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Exhibition features Catholic nuns in American history

Susan Head | Monday, September 26, 2011

South Bend’s Center for History is hosting the national traveling exhibition “Women & Spirit: Catholic Sisters in America,” an interactive tour through American history that chronicles the sisters’ 300-year history in the country.

The exhibition details the stories of the nuns who pioneered the nation’s religious, education, health care and social work systems. The South Bend Center for History, the University of Notre Dame and Saint Mary’s College brought the exhibit to South Bend.

Marilyn Thompson, the Center’s director of marketing and community relations, said the attraction of the exhibit lies in the depth of information it provides.  

“This exhibition is so significant because it not only looks at the history of Catholic sisters, but at how their story mirrors the history of America,” she said. “It’s moments like these which help us to know how much prevalence these women have had in so many people’s lives.”

Thompson said the exhibit also strives to evoke an “awe” factor.

“The exhibit aims to show a secret world which so many have been able to experience because of attending Catholic schools or being helped by Catholic health care,” she said.

The Catholic sisters first arrived in America in 1727. Only 500 nuns lived in America in 1830, but by 1900, there were 50,000 American Catholic sisters in the country, according to the exhibit.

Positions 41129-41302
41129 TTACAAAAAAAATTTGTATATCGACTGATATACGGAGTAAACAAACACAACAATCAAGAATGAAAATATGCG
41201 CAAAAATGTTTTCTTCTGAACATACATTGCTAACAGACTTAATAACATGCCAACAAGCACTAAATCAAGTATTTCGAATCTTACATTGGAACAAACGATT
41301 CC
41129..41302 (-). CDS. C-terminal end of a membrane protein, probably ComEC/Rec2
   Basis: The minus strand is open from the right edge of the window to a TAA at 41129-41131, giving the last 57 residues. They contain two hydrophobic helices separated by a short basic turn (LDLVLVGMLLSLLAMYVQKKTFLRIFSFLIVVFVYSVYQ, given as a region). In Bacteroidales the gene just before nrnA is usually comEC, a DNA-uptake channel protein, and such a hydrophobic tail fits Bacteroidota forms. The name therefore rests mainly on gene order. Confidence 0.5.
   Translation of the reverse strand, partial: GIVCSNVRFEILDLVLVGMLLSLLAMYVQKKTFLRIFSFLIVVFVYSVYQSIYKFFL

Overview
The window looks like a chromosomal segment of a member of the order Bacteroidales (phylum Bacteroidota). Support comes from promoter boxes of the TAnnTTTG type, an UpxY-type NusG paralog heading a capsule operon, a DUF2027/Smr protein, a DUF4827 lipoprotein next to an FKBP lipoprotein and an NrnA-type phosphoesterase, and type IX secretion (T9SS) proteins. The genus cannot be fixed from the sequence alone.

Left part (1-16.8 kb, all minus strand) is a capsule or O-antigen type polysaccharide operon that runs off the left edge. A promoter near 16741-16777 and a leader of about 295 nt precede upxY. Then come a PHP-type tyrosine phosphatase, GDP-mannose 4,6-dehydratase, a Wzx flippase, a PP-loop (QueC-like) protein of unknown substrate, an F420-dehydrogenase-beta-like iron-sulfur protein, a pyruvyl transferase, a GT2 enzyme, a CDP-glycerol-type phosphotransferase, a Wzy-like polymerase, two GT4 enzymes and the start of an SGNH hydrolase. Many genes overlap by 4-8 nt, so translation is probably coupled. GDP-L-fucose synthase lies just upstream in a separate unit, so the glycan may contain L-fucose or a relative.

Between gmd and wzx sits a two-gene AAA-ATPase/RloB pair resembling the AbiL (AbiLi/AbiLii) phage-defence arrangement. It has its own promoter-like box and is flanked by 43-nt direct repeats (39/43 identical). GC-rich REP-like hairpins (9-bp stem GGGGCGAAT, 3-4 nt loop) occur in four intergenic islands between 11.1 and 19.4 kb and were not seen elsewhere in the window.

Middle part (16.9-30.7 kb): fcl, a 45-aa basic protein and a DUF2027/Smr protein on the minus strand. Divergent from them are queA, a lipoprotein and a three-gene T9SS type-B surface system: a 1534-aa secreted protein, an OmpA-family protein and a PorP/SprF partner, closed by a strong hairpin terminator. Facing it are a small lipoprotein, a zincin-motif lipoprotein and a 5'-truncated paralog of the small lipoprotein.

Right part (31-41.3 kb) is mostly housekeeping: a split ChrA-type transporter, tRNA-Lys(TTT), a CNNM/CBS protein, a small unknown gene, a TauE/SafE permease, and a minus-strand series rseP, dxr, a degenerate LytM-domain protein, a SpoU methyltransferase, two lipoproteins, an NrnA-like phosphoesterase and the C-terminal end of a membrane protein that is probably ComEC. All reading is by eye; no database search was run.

Catholic sisters were among the first women to assist as nurses during both the Civil War and the influenza pandemic of 1918, according to the exhibit. They also founded the nation’s largest private school system.

Visitors have come primarily from Indiana, Illinois and Michigan to see the “Women & Spirit” exhibit, Thompson said. Catholic sisters from the Illinois and Michigan regions have made the trip to learn the stories of their predecessors.  

The exhibit emphasizes how much dress and lifestyle has progressed in the Catholic sister community. Today, many nuns choose not to dress in the traditional habit, and others are involved in controversial movements like the gay rights movement, according to the exhibit.

But Sr. Jimene Alviani of the Franciscan Order said the underlying message of the Catholic sisters hasn’t changed.

“The basic message is the same for us, even if our habits have changed,” Alviani said.  

The exhibit runs from Sept. 2 to Dec. 31. Admission is free for all Notre Dame, Saint Mary’s, and Holy Cross faculty, staff and students. A series of movies and lectures will be scheduled in conjunction with the exhibit.

“Women & Spirit” has previously been on display at Ellis Island and the Smithsonian, in addition to several other institutions across the country.